“This allowed us to proactively identify and address issues, thereby ensuring a smooth and reliable user experience,” Sahni said.
But even a tech stack as powerful as this one can’t prevent challenges from popping up at times. Sahni said he and his peers encountered several obstacles throughout the project, including limited access to resources as a result of the pandemic.
To counteract this issue, they built relationships with third-party vendors who were able to fast-track the code development and testing process, which required a stringent quality-control process. Sahni explained that hiring skilled developers, product managers and UX designers required rigorous assessment — but ultimately, their support proved highly advantageous.
“Introducing change agents for fresh perspectives was essential to our success, as their insights and adaptation to industry practices fueled innovation,” he said.
THE PROCESSES BEHIND THE PROJECT
To bring the new native app to life, PDL’s tech and product teams collaborated closely on a daily basis. According to Yang, four mobile teams were tasked with different areas of the project. Key members of each team met daily to discuss their tickets, while managers from each team met daily to discuss issues and progress. Developers conducted quick tech design reviews to think through requirements and find existing codes for reuse, and they reviewed UX flows to ensure all potential conditions were covered.
Yang added that the teams also relied heavily on an agile approach. He said developers, managers and product owners were trained across all functions on the foundation of sprint, scrum, kanban and extreme programming. The mobile engineering team conducted biweekly meetings to share topics about agile, system architecture, mobile analytics and more. “This was done in an effort to get our developers ready to not only deliver new mobile experiences, but also understand customer behaviors so we can address UX enhancements and prioritize mission-critical features in a weekly and biweekly release cadence,” Yang explained.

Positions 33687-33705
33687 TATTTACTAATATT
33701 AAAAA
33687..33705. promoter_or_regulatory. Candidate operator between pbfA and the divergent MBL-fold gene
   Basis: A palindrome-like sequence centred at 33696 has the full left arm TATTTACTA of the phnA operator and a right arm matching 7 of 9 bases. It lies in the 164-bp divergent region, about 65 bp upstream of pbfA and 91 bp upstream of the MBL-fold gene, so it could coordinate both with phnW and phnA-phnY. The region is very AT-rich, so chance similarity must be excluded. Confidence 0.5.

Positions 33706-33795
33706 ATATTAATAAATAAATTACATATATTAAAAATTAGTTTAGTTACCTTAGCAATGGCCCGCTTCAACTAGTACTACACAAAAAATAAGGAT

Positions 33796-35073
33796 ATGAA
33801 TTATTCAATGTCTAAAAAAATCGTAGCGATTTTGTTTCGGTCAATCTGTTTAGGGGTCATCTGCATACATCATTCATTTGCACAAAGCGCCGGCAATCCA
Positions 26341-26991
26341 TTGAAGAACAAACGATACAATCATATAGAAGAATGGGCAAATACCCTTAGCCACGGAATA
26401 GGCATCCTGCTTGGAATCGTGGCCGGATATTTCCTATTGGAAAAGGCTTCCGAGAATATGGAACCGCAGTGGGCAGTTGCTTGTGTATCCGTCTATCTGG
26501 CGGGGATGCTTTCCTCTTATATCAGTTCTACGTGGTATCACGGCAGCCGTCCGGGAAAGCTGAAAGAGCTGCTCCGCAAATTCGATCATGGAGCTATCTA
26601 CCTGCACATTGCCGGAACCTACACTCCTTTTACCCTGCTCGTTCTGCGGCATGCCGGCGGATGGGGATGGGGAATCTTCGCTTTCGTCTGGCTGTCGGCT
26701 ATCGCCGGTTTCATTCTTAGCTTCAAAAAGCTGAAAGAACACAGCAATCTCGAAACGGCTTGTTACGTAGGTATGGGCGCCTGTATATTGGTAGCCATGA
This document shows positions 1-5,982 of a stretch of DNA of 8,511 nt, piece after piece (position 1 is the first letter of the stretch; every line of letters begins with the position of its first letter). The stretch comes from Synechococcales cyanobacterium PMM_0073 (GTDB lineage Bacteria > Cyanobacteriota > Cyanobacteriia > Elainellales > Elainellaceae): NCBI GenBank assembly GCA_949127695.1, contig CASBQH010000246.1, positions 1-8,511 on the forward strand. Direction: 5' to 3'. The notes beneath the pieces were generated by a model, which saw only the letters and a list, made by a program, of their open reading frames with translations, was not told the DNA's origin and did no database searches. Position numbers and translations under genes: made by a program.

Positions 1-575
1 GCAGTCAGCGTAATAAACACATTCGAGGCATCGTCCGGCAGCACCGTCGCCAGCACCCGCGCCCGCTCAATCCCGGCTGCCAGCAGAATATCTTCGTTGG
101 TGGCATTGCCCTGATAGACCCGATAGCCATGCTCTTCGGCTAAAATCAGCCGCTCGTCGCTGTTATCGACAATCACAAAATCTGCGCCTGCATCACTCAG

Major Growth Moments
PDL’s most recent product launch was the culmination of years of innovation, collaboration and overcoming challenges. But for Michalek, it was even more than that — it was one of the biggest growth moments in her career.
“I learned to adapt to change, handle challenges with agility and prioritize effectively,” she said. “Moreover, working closely with various teams taught me valuable communication and collaboration skills that are essential for leading a successful product launch.”
Throughout the project, Michalek had the chance to lead the development and implementation of key features while offering mentorship and support to product analysts and co-ops. Given how much she evolved during this experience, she’s eager to see what other projects she and her peers get to tackle.
“Although it was a challenging endeavor, I’m immensely proud of the work we’ve accomplished as a team,” Michalek said. “I’m excited about the future and the continued growth of our products and company.”
“I’m excited about the future and the continued growth of our products and company.”
Yang also gained many skills while developing the app, including learning how to help his teammates access the resources they need to overcome obstacles. He believes the work that went into the project is a reflection of the strength of his peers and the supportive culture they’ve cultivated together.
“I’m lucky to work with a talented group of product and tech team members,” Yang said. “We learn together, brainstorm together and celebrate our achievements together.”
From a leadership standpoint, Sahni played a pivotal role in launching the app, leveraging his background in the grocery retail industry to steer the teams involved and maintain alignment. But aside from the technicalities that go into launching a new product, he discovered what it truly means to be a people leader.
“I discovered the significance of empathy, recognizing that understanding team members’ perspectives improves morale and motivation,” Sahni said.
While he learned many lessons, such as the importance of progress over perfection and doing more with less, he considers the greatest one to be embracing failure — a nod to the company’s overarching focus on a “fail fast and learn fast” mentality.
Sahni concluded, “I found that empowering the team to innovate, experiment and take calculated risks created a culture of growth.”